Where interests among key actors are entrenched, building coalitions may be particularly useful. Determining how to do this means developing a clear understanding of how the values held by decision-makers affect their calculations of political costs, and of how to construct broad, durable coalitions (as indicated in Diagnose the problem). Engaging with informal networks of leaders and researchers in policy networks will also be key.

Understanding the credibility of different actors can create space for other less dominant actors to join policy deliberations. How are different actors perceived by those in positions of influence? Who should they ally themselves with to boost credibility? How might this be achieved?

Finally, it is important not to neglect internal teamwork. Policy engagement has to be a team effort, given all the different competencies that are needed.

Below is some advice on conducting collaborative processes with multiple stakeholders.

Facilitating collaborative processes

Intentions of collaborative work: normative motivations suggest collaboration is ‘the right thing to do’; instrumental motivations imply it is a better way to achieve particular ends; and substantive motivations argue it leads to better ends. These are not necessarily mutually exclusive.

Approach used to collaborate with stakeholders: this varies according to the intention, the issue, the context and the stage of the policy process. It can shape what is considered evidence and whose voice is heard. Those being engaged with must feel comfortable with the methods employed. Imported strategies developed elsewhere can have different and unintended outcomes. A mixed methodological approach can help capture a range of perspectives from different stakeholders.

Representation and consultation: some argue that stakeholder engagement needs to go beyond convening small groups of people and engage with thousands. However, smaller, more interactive processes give a depth of discussion often lost in large-scale engagement. Processes to promote broad-based ownership need to reach stakeholder groups that face a number of barriers to participating.

Supporting stakeholder collaboration: stakeholders often need support to improve the effectiveness of their engagement. This might include giving participants more control over the process, providing information and training, logistical support, financial incentives and effective communication.

Working with public institutions: developing links with more formal arenas, such as bureaucratic processes of policy-making, is crucial if engagement is to be effective. This raises the question of how you engage with public institutions as well as how public institutions engage with the wider environment.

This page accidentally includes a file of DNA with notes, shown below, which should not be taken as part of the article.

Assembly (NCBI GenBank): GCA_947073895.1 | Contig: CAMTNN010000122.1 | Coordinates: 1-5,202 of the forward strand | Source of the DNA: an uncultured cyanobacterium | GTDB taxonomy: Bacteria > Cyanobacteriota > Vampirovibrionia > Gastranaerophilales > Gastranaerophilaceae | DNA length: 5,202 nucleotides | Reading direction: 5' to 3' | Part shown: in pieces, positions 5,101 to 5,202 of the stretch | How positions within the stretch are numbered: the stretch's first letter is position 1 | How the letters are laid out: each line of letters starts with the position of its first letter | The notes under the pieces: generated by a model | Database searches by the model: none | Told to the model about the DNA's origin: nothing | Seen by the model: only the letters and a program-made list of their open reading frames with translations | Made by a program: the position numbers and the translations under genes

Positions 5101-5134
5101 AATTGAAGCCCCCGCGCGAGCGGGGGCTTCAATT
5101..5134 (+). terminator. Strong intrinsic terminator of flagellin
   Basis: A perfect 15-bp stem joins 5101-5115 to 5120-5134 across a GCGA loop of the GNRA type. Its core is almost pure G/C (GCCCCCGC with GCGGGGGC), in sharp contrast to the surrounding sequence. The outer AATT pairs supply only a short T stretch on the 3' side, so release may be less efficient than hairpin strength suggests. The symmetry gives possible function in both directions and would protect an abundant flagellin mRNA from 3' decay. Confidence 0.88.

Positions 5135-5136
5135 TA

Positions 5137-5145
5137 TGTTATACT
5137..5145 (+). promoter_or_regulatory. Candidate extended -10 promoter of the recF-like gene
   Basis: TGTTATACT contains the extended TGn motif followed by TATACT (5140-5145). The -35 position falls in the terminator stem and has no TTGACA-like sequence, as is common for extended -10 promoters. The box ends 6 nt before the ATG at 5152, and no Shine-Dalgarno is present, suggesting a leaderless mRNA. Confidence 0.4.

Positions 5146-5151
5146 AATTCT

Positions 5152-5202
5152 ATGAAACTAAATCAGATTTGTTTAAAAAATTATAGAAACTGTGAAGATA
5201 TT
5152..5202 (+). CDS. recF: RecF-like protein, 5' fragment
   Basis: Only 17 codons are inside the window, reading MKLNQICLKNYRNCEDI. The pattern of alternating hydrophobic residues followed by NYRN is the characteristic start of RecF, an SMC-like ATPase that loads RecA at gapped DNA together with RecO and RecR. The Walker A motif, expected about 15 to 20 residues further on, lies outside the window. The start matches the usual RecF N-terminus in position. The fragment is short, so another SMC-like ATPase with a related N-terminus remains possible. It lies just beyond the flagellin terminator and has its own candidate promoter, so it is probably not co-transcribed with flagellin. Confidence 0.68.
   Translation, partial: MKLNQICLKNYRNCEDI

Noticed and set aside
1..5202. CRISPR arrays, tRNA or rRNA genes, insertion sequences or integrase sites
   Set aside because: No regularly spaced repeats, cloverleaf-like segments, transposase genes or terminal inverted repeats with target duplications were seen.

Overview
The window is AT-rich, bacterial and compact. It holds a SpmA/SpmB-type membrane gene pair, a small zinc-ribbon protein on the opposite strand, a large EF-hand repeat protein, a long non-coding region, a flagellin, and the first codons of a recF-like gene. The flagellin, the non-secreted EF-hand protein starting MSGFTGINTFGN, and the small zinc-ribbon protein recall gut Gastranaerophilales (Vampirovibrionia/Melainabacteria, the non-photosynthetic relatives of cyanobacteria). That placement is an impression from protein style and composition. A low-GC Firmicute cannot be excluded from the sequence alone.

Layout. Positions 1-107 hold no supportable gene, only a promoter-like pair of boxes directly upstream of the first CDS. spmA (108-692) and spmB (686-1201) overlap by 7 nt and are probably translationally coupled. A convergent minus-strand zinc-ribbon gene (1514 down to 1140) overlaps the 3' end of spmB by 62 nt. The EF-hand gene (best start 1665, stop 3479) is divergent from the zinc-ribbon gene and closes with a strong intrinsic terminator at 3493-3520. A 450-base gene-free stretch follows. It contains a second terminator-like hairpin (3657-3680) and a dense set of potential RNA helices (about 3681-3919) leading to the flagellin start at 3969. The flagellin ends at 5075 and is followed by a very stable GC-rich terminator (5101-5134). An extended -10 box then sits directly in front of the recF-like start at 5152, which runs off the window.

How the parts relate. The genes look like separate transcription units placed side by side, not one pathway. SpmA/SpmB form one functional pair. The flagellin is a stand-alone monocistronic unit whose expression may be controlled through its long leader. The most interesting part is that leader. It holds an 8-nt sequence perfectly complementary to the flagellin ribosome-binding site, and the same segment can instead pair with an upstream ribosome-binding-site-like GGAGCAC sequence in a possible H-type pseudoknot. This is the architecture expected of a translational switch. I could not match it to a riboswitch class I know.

Promoting wider engagement: more emphasis on distributing the learning from often small-scale deliberative processes would contribute to wider dialogue among a wider range of stakeholders. This could be done through the direct involvement of more people in stakeholder engagement activities and/or communicating the outcomes and findings of such processes to more people.

Building capacity

Building capacity can take place at the level of the individual, the organisation or the systems or enabling environment.

For the individual, capacity-building activities can focus on enhancing people’s skills and competencies through activities such as the provision of formal training initiatives or ‘learn-by-doing’ approaches, through grant support from donors, non-government organisations or think-tanks. Examples include training in recognised disciplines; in the business of government; in information and communication technology (ICT), information storage and management; or in communicating and relationship-building.

At the institutional level, enhancing capacities could focus on particular strategic planning functions, such as the ability to create a communications or influencing programme.

At the systems or enabling environment level, building capacity for knowledge translation, supply and demand means focusing on the core processes of policy-making. This is to ensure goal-setting, programming, budgeting, business planning, forecasting, consultation and other ‘boundary processes’ are structured and used in ways that create and maintain effective demand for all types of knowledge.